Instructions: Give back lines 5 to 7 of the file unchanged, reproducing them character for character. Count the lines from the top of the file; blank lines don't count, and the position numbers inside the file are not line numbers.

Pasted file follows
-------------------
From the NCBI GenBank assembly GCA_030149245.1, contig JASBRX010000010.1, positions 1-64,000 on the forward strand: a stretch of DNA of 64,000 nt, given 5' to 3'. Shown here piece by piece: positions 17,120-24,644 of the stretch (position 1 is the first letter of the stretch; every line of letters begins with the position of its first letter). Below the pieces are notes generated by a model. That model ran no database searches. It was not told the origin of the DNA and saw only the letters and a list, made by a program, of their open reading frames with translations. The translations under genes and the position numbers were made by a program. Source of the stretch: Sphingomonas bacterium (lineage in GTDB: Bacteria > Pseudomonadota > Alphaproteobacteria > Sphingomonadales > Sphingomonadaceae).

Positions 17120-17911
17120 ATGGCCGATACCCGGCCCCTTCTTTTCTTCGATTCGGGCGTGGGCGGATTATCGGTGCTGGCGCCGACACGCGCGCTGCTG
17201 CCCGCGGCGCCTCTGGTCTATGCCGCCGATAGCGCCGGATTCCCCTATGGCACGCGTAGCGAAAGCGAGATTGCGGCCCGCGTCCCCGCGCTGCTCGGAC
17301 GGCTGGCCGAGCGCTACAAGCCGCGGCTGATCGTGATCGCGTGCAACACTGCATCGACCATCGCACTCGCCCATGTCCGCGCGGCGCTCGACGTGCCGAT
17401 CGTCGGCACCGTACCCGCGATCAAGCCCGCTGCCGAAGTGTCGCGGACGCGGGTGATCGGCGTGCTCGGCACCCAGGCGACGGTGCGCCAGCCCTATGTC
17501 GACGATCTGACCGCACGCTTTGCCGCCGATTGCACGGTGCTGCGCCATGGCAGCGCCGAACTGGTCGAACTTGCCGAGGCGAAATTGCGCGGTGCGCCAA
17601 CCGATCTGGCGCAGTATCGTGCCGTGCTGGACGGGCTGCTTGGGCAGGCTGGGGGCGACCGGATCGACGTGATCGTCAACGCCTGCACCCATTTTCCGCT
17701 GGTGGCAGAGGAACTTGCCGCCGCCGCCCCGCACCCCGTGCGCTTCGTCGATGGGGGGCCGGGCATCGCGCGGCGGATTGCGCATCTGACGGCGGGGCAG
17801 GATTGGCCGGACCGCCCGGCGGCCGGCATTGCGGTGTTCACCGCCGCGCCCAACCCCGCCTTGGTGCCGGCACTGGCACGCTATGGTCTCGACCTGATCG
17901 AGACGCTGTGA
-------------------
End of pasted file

17301 GGCTGGCCGAGCGCTACAAGCCGCGGCTGATCGTGATCGCGTGCAACACTGCATCGACCATCGCACTCGCCCATGTCCGCGCGGCGCTCGACGTGCCGAT
17401 CGTCGGCACCGTACCCGCGATCAAGCCCGCTGCCGAAGTGTCGCGGACGCGGGTGATCGGCGTGCTCGGCACCCAGGCGACGGTGCGCCAGCCCTATGTC
17501 GACGATCTGACCGCACGCTTTGCCGCCGATTGCACGGTGCTGCGCCATGGCAGCGCCGAACTGGTCGAACTTGCCGAGGCGAAATTGCGCGGTGCGCCAA